environment

GMO skeptics still distrust big agriculture's climate pitch

7 Comments
By Juliette MICHEL

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Having companies with a proven track record of coercion like monsanto et all is a great concern and not comforting for the future of crops in the world

6 ( +6 / -0 )

But as more severe weather creates hostile growing conditions for conventional seeds, companies such as Bayer/Monsanto, Corteva and Syngenta are promoting GMOs as more efficient.

The problem is not that genetic engineering is not more efficient than crossbreeding, that is undeniable, the problem is that the purpose is not sustainable nor ecologically sound. Making a priority of developing crops that are more profitable instead of those that are better for both humans and the environment makes sense for the companies, but not for those trying to get sustainable agriculture that have less ecological costs.

One solution is to make an international effort where countries contribute to a common fund so money can be "thrown away" to develop GMOs that don't depend on use of herbicides and pesticides to be better, these would not make a profit for the developers, but would be immensely beneficial for everybody as it becomes easier to produce food for more people in less space, and with less pollution to the environment. Obviously without forgetting the rest of the necessary measures mentioned to make agriculture sustainable.

-2 ( +4 / -6 )

In a perfect world, corporations could be trusted to do only that which is good for humanity and the world. We do not live in a perfect world, and corporations do not deserve our blind trust.

4 ( +4 / -0 )

Why would anyone still trust large corporations? Back-to-basics regenerative agriculture is a far more workable solution and is more accessible to small farmers... which is why it's never discussed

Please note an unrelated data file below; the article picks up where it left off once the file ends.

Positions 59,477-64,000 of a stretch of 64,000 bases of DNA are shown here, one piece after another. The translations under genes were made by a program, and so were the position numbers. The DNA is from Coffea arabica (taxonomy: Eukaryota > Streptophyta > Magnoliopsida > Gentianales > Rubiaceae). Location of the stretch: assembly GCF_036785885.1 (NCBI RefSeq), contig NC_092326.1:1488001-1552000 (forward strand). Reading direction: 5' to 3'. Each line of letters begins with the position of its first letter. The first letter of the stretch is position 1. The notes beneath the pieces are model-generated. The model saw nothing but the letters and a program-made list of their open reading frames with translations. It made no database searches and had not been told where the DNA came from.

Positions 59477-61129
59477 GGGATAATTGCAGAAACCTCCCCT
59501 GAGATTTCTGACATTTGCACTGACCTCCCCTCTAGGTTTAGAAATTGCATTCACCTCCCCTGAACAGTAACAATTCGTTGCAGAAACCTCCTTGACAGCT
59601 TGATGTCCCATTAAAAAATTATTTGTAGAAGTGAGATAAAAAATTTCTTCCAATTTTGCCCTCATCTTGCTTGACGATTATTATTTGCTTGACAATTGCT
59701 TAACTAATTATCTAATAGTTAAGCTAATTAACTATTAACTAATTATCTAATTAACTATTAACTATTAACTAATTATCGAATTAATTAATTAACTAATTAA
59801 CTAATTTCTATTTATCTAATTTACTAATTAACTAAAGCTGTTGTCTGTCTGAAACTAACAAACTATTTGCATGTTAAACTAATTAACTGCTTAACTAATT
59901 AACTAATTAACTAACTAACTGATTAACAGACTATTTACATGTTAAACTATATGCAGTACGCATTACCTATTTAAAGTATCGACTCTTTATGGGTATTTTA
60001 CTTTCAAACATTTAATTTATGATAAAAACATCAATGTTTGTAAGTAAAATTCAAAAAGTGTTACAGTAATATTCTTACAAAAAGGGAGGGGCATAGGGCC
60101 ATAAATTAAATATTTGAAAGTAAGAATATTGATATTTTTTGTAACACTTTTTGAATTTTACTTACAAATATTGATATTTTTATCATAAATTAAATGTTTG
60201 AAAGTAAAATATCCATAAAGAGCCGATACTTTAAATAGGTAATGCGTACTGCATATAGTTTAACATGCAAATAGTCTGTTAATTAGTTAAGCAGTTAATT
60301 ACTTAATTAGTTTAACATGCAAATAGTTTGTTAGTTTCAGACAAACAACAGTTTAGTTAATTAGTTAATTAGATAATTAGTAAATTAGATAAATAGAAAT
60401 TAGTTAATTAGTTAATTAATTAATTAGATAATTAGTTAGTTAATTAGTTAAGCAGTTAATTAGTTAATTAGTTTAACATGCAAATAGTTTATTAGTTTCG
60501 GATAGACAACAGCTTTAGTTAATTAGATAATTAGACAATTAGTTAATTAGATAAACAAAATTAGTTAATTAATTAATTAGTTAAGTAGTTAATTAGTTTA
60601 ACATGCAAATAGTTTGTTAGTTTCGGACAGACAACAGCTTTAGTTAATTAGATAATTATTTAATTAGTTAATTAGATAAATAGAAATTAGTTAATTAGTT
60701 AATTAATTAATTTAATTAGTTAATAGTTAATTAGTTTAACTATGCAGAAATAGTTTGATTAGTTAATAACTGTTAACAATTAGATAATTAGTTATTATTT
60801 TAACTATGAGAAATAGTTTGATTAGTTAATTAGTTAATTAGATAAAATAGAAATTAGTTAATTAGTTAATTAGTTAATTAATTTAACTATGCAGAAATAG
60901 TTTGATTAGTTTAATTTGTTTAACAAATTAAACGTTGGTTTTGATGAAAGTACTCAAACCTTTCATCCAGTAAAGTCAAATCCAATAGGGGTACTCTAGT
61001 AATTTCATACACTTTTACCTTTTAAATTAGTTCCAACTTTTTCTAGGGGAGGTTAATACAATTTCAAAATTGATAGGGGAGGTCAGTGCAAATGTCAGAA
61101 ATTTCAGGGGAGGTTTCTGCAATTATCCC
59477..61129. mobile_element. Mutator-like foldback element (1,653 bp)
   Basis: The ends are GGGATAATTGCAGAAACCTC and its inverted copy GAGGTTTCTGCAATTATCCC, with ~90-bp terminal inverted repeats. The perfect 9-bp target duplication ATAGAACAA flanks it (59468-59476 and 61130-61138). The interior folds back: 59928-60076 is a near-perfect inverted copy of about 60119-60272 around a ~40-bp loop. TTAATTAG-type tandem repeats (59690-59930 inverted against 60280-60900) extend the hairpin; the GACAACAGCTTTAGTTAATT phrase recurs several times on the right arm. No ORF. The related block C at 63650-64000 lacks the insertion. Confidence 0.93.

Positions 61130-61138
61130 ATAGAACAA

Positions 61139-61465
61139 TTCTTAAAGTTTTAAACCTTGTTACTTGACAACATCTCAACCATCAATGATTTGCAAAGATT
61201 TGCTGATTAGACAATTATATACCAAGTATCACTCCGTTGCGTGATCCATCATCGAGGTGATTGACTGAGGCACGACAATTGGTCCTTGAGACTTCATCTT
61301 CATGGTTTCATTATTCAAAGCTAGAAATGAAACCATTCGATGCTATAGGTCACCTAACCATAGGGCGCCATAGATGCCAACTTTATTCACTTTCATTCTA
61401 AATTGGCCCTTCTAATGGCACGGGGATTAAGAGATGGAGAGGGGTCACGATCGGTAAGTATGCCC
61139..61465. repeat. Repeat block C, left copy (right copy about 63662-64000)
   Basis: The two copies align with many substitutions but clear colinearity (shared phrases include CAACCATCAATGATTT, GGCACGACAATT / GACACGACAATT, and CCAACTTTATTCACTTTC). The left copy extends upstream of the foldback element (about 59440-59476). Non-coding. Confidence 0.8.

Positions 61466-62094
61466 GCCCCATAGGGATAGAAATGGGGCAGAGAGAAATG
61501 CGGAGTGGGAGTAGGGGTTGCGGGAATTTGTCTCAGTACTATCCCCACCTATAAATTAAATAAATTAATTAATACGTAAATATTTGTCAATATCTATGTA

2 ( +5 / -3 )

The problem is not that genetic engineering is not more efficient than crossbreeding, that is undeniable, the problem is that the purpose is not sustainable nor ecologically sound. 

No, not according to scientific data, the experts, and the article.

One solution is to make an international effort where countries contribute to a common fund so money can be "thrown away" to develop GMOs that don't depend on use of herbicides and pesticides to be better,

Oh definitely yes. This is a solution. One of the many solutions out there that might resolve the problem. At the same time, it is not a well-thought out solution, and will never be adopted and won't even be considered by the experts who handle these matters.

-5 ( +0 / -5 )

Back-to-basics regenerative agriculture is a far more workable solution and is more accessible to small farmers... which is why it's never discussed

Unless everyone wants to become small farmers you are not going to feed nations as densely populated as China, the US or most European nations that way. China has to import massive amounts of soy, wheat, corn, chicken and pork to feed its population. There have never been independent small farmers in all of China's history. They were either peasants under a feudal system or collectivized farms under communism. The kind of independent small farmer who owns their land has never existed in China and as long as the CCP is in power is never going to happen in the near future.

Globally, agricultural output per acre has more than doubled over the past 70 years due to scientific breeding of crops and improved farming techniques. This has saved the world from widespread famine.

What could be part of a solution that doesn't require GMO crops is something called indoor vertical farming. Farming done in buildings that are built and operated as clean rooms. No germs, no pests so no need for herbicides and pesticides. All water, including moisture in the air, is recycled. Daytime power can be from solar panels. Farms like this can be located in cities to minimize transportation of products to the end users, reducing energy use and pollution. Output per acre can be over 70 times greater than possible with conventional farming. Pretty much all vegetable crops and some fruits can be grown this way. I'm not sure about grains.

3 ( +3 / -0 )

No, not according to scientific data, the experts, and the article.

Where exactly? making baseless appeal to authority is not an argument, is just an excuse you like to use to pretend your personal opinion comes from the mouth of the experts, even when that is not true.

At the same time, it is not a well-thought out solution

Because you say so? that only means you don't like it so you make again a baseless claim and try to impose it without even arguing for it.

-1 ( +2 / -3 )

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